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Posted by on 12/1/2019 to Training Tips

We all love to see a dog that retrieves right to hand. This puts the finishing touch on a fine retrieve.

However, many of us have dogs that do a great job finding downed birds, pick them up and then bring them part of the way to us. This is known as a partial retrieve. I have seen hunters in the field and handlers in field trials nearly “stand on their heads” to get their dog to retrieve to hand. There are a couple of reasons dogs do not complete the retrieve to hand. One, they are anxious to find more birds. Two, and the most probable one, is that we present a wall standing in front of them as they approach. Here are a couple of tips that may be of help to you.

First, during training sessions, turn sideways when the dog approaches. This gives the dog a path past you and it encourages them to continue coming. When they arrive, command WHOA (pointers) or SIT (retrievers/flushers) and let them maintain possession of the dummy/bird for a few seconds. One of the biggest problems is hunter/handlers grabbing the bird from the dog. This creates hard mouth problems as the dog wants to maintain possession. By waiting a few seconds, you allow the dog “ownership” and eventually they will give it up willingly.

The second approach is to move backwards as the dog approaches you. You have trained your dog to come to you and it will continue coming as you are moving away. The trick is for you to move back slower than the dog is approaching. He will catch up to you and you can reach down and praise the dog lavishly while letting your dog maintain possession of the dummy/bird. Again, your dog eventually will release the bird willingly. Patience and repetition are key.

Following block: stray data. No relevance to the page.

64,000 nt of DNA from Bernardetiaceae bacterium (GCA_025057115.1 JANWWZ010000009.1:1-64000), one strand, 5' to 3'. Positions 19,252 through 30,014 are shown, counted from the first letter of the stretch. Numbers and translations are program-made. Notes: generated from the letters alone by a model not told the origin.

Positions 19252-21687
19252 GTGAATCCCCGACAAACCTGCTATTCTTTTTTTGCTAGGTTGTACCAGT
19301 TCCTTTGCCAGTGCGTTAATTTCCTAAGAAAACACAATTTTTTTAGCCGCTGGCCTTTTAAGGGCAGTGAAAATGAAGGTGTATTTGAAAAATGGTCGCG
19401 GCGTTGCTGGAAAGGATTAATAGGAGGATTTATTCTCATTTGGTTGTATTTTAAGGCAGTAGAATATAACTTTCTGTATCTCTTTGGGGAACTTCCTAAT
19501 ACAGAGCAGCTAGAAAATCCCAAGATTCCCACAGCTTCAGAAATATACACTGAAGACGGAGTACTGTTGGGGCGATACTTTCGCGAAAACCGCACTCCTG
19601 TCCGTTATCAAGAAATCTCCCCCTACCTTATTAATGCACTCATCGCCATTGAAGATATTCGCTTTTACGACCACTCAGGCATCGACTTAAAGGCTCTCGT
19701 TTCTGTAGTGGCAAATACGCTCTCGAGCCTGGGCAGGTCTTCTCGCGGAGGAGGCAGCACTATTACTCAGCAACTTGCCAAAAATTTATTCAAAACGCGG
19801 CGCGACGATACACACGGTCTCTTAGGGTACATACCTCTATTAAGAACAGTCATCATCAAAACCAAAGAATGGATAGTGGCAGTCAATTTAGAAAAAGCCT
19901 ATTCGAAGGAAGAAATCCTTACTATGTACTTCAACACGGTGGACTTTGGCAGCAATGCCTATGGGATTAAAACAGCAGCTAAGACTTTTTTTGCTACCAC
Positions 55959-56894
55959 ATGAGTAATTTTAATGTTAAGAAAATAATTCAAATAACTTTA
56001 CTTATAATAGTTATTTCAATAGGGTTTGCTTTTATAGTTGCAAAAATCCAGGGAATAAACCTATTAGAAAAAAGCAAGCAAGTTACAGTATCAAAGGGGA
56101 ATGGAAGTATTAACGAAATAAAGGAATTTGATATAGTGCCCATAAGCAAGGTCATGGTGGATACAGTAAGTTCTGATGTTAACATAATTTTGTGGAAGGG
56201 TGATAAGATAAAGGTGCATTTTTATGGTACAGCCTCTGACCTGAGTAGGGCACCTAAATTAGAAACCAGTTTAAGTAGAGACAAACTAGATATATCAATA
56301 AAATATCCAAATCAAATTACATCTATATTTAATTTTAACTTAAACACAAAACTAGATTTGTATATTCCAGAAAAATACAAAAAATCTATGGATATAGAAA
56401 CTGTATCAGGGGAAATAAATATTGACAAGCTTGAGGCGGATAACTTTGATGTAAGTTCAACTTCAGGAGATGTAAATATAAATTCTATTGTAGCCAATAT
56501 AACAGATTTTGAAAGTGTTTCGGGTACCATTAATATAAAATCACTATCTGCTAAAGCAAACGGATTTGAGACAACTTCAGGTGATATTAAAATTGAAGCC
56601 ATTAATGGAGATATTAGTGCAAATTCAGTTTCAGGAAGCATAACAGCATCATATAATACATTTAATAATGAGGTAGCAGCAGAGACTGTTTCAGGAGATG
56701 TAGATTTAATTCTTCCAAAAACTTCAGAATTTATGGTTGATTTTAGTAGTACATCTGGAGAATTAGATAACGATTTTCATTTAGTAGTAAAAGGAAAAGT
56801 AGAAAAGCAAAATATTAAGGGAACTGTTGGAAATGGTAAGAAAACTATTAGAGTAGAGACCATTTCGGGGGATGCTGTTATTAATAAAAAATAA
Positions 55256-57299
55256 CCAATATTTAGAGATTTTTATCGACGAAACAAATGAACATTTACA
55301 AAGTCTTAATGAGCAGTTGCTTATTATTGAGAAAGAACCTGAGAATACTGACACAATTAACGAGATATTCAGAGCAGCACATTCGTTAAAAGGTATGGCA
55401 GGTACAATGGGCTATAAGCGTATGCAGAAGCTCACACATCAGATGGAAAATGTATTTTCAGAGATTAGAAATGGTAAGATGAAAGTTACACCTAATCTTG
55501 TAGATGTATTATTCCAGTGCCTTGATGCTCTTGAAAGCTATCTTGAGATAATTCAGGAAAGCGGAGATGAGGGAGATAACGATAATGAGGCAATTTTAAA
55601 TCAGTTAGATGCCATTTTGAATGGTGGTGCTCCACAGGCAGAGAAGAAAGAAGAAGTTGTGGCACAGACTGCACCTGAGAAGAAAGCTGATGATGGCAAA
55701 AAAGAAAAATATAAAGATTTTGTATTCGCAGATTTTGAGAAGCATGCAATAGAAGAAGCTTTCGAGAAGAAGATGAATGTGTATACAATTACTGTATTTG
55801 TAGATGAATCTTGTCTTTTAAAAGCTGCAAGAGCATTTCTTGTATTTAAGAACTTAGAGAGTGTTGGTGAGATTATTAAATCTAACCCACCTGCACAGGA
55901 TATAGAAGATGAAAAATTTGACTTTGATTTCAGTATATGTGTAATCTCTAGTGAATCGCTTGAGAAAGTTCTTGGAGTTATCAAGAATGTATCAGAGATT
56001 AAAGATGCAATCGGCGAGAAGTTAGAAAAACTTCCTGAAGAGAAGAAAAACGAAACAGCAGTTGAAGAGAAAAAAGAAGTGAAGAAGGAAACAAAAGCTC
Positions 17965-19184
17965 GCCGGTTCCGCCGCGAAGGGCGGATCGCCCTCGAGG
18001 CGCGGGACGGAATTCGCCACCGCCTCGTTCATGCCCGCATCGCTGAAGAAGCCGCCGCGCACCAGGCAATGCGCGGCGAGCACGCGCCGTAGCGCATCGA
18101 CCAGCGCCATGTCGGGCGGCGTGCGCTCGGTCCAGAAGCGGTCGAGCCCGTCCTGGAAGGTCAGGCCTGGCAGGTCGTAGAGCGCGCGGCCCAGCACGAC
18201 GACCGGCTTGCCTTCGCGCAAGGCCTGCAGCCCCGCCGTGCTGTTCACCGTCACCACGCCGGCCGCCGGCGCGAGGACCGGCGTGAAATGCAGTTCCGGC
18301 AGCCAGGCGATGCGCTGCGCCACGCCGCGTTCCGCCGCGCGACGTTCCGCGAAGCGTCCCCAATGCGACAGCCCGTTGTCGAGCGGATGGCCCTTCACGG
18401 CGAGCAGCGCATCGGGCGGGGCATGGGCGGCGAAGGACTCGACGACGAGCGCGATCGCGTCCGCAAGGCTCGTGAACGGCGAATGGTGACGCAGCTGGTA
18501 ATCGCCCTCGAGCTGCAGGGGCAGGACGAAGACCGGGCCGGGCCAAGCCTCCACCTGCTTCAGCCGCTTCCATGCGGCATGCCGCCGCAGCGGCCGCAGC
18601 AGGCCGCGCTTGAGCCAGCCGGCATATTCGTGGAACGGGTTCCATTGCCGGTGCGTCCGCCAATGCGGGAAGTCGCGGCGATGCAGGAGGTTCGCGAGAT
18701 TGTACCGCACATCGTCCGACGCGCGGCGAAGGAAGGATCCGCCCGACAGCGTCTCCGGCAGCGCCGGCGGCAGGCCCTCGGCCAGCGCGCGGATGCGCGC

Stop by again next month for another training tip!

C J , Shawnee,  &  Duchess         


Posted by on 11/1/2019 to Training Tips

This month we are going to add retrieving to the Staunchness on Point training drill. It will be used as a reward when your dog executes staunchness on point without breaking point or creeping on point.

Set up the scenario as described in the last few months tips. Once the dog establishes point, release the bird, fire the starter pistol and keep the dog from chasing (on check cord). Then lead the dog 180 degrees away about 20 yards. Command WHOA and MARK, toss a frozen bird and then command the dog to fetch. I use the dog’s name as a release command. You can also use a whistle command as a release to retrieve.

Remember, do not give the retrieve reward if the dog falters in any way on staunchness. Soon your dogs will learn that in order to get their mouths on birds, they must be staunch on point.

This is a great drill to start training your dog to be steady to wing and shot. Please stop by again next month for another training tip. The upland bird hunting season is now underway. May it be a rewarding one for both you and your dog!


C J, Shawnee, &   Duchess


Posted by on 8/1/2019 to Training Tips

This month we will start our series on field training pointing dogs. . .


Posted by on 7/1/2019 to Training Tips

We have come to the fifth and last lesson of the five lesson program featured in Paul Long’s book, “Training Pointing Dogs”. . .


Posted by on 6/1/2019 to Training Tips

This month we continue with Lesson #4 in WHOA training utilizing Paul Long’s system as described in his book, “Training Pointing Dogs”. . .